With a storming twin-turbo’d sportscar like the F8 Tributo – or any Ferrari for that matter – you won’t be able to humblebrag your way out of all the attention you’ll be getting.
(Click HERE to read our first drive of the Ferrari F8 Tributo)
And why should you? It’s probably through hard work – the hard work of building a business, or possibly the hard work of an inheritance that got you into a position to turn its wheel in anger, so be #thankful #grateful #blessed once (or twice, if you really, really must), and then use your inside voice the rest of the time.
Is there a point to posting-and-preaching? After all, most people are content to look at nice pictures of food, scenery, cars and watches because it gives us ideas and inspiration, but we could probably do without the corresponding humblebrag message. Some quarters even regard being haolian as more acceptable than humblebragging, because at least it’s honest.
The social media culture has promoted everyone (if only in their minds) to ‘influencer’ status, although having your friends and acquaintances thumbs-up your posts sort of dilutes the purpose, because these posts are supposed to go publicly viral... like the influenza.
Ferrari is one of those brands whose social media persona is far larger than life, and this is a crying shame, because if you think that’s impressive, wait till you drive one.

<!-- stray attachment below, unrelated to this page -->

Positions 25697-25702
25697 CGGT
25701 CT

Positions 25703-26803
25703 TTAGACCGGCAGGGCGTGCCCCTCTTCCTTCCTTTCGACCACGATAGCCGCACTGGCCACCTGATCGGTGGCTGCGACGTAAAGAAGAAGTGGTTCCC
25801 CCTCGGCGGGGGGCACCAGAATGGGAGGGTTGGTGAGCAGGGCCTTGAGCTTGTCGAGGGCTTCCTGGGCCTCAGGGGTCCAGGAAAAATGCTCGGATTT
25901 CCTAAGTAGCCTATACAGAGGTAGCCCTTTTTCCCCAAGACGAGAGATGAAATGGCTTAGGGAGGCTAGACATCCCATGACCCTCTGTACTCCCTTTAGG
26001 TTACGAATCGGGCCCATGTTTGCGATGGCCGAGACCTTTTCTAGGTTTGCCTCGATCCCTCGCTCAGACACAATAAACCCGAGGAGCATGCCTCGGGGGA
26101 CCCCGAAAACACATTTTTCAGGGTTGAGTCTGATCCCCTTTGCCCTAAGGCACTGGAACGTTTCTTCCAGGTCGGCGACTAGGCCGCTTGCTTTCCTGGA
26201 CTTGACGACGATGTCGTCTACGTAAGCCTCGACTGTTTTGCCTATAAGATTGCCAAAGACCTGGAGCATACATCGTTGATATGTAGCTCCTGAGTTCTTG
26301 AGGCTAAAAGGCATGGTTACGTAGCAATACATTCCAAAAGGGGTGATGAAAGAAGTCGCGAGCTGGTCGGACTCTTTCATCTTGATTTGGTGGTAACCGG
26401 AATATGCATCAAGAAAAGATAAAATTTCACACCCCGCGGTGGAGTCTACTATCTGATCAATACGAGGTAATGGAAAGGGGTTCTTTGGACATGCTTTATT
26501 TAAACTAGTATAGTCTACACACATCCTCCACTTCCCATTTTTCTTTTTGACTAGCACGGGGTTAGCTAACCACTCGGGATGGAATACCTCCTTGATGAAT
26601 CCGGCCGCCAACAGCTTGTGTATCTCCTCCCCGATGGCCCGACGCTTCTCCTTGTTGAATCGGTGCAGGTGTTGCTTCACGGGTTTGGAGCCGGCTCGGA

Before even turning a wheel in anger, the sheer force of the aura that accompanies being in the presence of any Ferrari quickly silences strenuous objections, especially from contrarian holier-than-thou types that pooh-pooh exotics. It’s always satisfying to hit the ‘engine start’ button on the steering wheel to awaken the F8 and have the furious V8 drown out the critics.
(Click HERE to read our intro to the 2019 Cars of the Year)
It really isn’t difficult to find good things to say about any Ferrari and that’s why we always seem to find an excuse to include one in our annual Cars of the Year. The Prancing Horse isn’t in the habit of launching trim specials or mild variations of ageing five-year-old models; even though the F8 sits on the same platform as the 488 (and 458), it drives and looks different enough to feel like a new car.
As the brand charts a course into the future with hybrid petrol-electric models like the SF90 Stradale leading the charge, the F8 Tributo’s design is a throwback blast from the past, even though to drive, it’s more a blast of the fast.
The ‘Tributo’ in the F8’s moniker celebrates the long line of mid-engined V8s that spans the 308 GTB right up to the 488 GTB, but also specials like the 288 GTO and F40.
The F8 sees a return to the classic rear ‘afterburner’ quad-taillights up to just before the 458 and 488, although we should qualify that the GTC4Lusso and 812 Superfast now feature quad-taillights as well.
It gets the ‘breather’ nostril slits in the lightweight Lexan engine exhibition cover too, just like on the legendary F40. The circular theme continues in the cabin, with turbine-style air-con vents instead of the rectangular ones from the 458 and 488.